The Salt Lake Community College molding lab currently features three machines, with room for five. The plastics program’s goal is to train up to 15 students every eight weeks. Milacron also noted that Penn State Erie, which offers an accredited plastics engineering technology degree, celebrates the 25th anniversary of its first graduating class in 2014. The multimillion dollar Penn State lab, which has equipment from Milacron and others, provides more than 125 students hands-on training every year.

 

Routsis Training announced the release of its new Injection Molding Reference Guide app for both Apple and Android devices. Routsis notes that the reference guide gives process techs the info they need to troubleshoot and establish a scientific molding process. The app also includes information regarding Routsis’ RightStart and SmartTech training, including video previews from actual training courses.

 

Finally, the first ever International Congress on Vocational and Professional Education and Training was held, an event described as a “global dialogue about the importance of a skilled workforce for economic competitiveness.”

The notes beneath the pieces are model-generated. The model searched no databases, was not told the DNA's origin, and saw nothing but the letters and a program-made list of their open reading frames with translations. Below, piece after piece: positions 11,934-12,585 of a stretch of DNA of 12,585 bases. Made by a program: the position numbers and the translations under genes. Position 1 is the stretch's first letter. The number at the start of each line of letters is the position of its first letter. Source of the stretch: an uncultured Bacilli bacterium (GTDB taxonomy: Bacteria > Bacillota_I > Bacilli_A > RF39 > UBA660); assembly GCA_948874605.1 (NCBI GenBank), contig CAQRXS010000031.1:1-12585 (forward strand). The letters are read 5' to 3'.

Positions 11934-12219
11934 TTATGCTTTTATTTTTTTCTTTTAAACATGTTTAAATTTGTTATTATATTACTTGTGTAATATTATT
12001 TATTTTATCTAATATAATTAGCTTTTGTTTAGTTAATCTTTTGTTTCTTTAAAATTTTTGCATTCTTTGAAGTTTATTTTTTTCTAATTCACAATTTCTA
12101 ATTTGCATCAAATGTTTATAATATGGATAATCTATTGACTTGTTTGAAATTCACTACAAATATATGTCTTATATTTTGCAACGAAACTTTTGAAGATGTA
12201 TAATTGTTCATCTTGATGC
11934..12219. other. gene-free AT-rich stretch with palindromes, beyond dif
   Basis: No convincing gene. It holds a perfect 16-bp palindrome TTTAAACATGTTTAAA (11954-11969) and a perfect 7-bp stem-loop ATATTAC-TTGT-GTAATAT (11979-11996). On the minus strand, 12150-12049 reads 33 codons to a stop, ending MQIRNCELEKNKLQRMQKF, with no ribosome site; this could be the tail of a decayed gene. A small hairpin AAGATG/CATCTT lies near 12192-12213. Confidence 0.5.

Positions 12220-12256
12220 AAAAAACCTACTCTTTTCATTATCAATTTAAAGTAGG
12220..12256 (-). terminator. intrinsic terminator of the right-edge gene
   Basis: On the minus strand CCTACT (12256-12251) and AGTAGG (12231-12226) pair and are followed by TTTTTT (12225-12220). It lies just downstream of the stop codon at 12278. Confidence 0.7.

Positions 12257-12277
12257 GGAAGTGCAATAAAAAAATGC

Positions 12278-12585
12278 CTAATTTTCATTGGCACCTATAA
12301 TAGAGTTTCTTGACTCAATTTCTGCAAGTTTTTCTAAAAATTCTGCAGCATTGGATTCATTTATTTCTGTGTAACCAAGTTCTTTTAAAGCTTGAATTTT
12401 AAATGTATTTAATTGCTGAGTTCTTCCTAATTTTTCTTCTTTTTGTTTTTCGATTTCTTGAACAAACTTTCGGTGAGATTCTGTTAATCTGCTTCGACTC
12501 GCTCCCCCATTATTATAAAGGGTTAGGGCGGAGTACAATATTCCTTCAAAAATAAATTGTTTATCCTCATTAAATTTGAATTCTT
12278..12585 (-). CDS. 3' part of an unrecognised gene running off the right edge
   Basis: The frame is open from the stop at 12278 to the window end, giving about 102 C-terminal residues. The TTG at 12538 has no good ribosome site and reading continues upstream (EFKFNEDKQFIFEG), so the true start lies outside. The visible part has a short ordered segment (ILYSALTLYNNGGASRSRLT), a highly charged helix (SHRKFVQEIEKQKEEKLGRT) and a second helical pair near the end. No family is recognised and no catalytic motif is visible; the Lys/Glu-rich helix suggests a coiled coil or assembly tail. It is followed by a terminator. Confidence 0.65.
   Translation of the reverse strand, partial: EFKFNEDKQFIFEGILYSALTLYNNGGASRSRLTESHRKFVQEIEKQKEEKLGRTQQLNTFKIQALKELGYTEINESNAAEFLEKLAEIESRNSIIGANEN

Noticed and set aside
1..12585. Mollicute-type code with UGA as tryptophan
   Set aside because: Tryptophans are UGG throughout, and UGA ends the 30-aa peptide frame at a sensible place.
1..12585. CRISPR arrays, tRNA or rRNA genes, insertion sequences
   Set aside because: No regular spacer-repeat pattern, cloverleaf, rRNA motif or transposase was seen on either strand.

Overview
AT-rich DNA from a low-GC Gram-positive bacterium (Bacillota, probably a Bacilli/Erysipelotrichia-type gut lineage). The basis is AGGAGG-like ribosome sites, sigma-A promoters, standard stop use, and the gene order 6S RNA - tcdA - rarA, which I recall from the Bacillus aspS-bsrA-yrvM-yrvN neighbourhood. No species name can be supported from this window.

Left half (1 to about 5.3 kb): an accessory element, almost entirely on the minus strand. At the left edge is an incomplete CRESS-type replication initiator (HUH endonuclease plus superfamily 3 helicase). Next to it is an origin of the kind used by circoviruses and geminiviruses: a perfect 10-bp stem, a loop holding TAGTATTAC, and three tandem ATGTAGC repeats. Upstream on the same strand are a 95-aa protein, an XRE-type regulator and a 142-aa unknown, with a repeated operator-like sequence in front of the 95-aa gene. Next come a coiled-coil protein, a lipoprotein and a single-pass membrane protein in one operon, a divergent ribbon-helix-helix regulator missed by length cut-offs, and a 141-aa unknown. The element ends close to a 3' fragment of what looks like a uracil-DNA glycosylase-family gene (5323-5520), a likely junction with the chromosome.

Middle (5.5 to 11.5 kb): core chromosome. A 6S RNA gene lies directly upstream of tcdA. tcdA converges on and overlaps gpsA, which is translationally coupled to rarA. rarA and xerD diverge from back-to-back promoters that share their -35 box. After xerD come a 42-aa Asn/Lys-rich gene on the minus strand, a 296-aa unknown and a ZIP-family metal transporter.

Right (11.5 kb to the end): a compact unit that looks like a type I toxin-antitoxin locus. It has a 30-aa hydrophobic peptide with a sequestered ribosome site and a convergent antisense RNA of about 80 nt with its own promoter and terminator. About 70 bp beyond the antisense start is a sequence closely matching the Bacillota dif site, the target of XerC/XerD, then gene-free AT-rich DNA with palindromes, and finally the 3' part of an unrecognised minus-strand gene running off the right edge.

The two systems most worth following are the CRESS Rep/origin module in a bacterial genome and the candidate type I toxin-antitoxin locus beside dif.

Jim Wall, executive director of the National Institute for Metalworking Skills (NIMS) attended highlighting the NIMS’ Competency-Based Apprenticeship System. NIMS reported that the congress focused on “building a positive image of vocational training, supporting bilateral exchanges between the private sector and policymakers, and presenting best practices in companies and schools.”

 

What Does the Future of Manufacturing Hold?

By: Tony Deligio 10. September 2014

Dividing the manufacturing industry by region and sector, an ambitious study attempts to ferret out its future through 2050, with some interesting results. Valentijn de Leeuwm, VP ARC Advisory Group, shared the findings in a webinar entitled: The Future of Manufacturing: Scenarios for Investment in Manufacturing through 2050.

 

Some key takeaways: